• My girls were put on vet-prescribed Hills Prescription Diet ID (Interic [sp?]Diet) when they were diagnosed with Inflammatory Bowel Disease in 2006 at 2 3/4 years old. The pudding/diarrhea stopped but they still vomited often. That’s when I actually looked at the label and was shocked at the crap in this food! By-products, wheat, corn…everything bad! I couldn’t believe this was prescription, vet-recommended food! I started looking around and found Blue Buffalo so I asked my vet if I could try it and he said it wouldn’t hurt so I did. Almost immediately I saw a HUGE difference! Their need for metronitazole decreased from every other day to once or twice a week and they only vomit occasionally, not several times a week like before. My new vet is a GI specialist and he said since they are stabile, “don’t rock the boat” so I haven’t. But I still question the dry vs. wet thing…

      • Yeah, the Royal Canin dry has corn and wheat, too. Not happy about that. But Opossum literally Would. Not. Eat. Not even tuna! So we didn’t have a choice. And since this kibble stuff is literally like Kitty Crack, now Mickey is hooked on it, too. Oh well. I’m glad your girls are doing well!

      • Wow…I’m surprised a brand like Royal Canin would have corn and wheat in it! The Blue Buffalo Indoor Formula has brown rice, but no corn or wheat or by-products.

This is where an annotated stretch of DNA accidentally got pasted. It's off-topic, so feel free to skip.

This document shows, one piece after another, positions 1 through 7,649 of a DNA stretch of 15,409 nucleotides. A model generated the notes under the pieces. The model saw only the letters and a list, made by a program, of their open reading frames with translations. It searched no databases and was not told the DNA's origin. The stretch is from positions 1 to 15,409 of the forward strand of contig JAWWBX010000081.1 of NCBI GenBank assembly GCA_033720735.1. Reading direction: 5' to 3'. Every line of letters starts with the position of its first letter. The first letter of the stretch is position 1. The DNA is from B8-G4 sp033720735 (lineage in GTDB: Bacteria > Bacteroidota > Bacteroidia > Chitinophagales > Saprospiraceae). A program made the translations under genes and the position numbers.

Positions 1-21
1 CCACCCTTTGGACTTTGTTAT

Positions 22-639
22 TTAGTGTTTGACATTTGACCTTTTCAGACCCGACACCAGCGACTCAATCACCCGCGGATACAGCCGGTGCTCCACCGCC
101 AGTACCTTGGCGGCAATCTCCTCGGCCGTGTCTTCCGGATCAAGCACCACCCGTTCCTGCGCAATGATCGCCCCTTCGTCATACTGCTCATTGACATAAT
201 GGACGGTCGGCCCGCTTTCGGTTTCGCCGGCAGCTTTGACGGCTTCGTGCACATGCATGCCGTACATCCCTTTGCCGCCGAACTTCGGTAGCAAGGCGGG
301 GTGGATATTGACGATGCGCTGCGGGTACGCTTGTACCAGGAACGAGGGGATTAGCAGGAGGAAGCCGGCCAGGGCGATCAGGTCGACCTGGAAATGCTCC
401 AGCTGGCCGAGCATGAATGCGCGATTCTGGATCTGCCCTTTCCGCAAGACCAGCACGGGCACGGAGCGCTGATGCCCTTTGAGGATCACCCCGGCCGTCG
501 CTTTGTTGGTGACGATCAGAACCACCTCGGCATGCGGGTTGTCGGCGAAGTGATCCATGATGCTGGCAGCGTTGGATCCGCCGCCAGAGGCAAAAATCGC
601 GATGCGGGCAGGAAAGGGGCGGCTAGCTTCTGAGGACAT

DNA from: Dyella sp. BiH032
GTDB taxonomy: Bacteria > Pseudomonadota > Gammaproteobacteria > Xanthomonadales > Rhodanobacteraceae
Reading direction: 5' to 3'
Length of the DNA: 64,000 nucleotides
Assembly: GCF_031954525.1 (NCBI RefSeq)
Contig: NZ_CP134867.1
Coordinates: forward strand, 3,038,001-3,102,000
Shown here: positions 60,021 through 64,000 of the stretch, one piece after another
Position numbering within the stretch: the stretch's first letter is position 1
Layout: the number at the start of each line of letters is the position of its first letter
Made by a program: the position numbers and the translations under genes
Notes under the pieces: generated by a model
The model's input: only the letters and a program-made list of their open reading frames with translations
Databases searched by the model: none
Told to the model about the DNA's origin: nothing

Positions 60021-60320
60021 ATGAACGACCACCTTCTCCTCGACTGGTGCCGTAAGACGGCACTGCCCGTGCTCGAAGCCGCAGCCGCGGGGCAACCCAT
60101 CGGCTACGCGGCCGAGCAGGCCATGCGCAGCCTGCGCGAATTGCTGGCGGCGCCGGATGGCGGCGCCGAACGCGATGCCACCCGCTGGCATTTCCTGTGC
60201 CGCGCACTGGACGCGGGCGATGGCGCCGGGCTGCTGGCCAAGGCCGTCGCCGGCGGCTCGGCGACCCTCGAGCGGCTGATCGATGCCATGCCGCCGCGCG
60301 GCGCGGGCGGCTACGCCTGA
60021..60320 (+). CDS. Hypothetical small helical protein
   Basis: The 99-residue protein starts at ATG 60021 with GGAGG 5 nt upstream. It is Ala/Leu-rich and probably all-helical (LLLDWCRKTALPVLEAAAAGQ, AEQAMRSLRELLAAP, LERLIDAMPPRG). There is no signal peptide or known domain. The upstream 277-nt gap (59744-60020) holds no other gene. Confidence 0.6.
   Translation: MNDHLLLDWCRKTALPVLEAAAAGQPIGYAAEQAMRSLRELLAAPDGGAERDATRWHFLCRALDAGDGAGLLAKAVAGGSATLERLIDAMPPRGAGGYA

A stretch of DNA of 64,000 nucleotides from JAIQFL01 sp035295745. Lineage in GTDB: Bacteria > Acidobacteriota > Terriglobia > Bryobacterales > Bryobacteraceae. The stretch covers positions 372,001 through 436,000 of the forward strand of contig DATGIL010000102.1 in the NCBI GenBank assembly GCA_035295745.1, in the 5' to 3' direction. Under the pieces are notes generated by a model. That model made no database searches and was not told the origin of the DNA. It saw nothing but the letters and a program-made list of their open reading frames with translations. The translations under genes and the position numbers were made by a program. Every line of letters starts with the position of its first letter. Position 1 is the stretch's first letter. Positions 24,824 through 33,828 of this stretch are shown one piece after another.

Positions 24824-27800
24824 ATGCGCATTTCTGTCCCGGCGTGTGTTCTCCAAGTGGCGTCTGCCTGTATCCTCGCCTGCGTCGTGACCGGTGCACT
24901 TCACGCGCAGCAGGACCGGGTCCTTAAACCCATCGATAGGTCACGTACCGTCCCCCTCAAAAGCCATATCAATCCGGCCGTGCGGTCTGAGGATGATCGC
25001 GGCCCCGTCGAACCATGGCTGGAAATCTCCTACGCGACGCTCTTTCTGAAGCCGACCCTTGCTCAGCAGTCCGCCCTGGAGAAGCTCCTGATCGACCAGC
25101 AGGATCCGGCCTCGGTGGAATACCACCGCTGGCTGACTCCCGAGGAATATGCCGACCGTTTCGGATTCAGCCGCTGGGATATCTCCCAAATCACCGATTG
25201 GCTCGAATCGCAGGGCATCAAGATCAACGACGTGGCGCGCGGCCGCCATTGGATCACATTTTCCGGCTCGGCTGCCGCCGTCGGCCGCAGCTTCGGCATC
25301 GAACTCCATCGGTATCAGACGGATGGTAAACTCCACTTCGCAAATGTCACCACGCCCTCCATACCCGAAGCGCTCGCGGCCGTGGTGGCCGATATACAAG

If it’s the only thing Opossum will eat you just have to do the best you can. Do you feed them “meals” or free-feed? If you feed meals, maybe you can separate them into different rooms to eat. Phoebe & Zoey are free fed, but luckily they should be eating the same food.

      • No, Mindy, I free-feed them now because I think part of Opossum’s problems were related to having an empty tummy between feedings — I think it increased his acid reflux. So they are all now consequently getting very F-A-T! But again, Opossum’s case is very unique. I still think feeding them on a schedule, and feeding all canned (or raw) food, is probably the best.

      • I free-feed because Phoebe & Zoey are both fairly thin nibblers. I tried feeding them “meals” but they wanted nothing to do with being told when to eat. If they were fat, I’d probably work harder to get them to conform to a feeding schedule, but Zoey is between 8 1/2 and 9lbs and Phoebe is between 7 and 7 1/2lbs…and they are mostly muscle. What are you going to do if your kitties start to really pack on the pounds?

      • The kids get weighed on a fairly regular basis, and so far they are just kind of chubby. Let’s hope it stays that way!

  3. I currently work at a people/pet health food store and know there are many grain-free, by-product-free options available in both canned and dry varieties. You just need to know where to shop and be a vigilant label reader.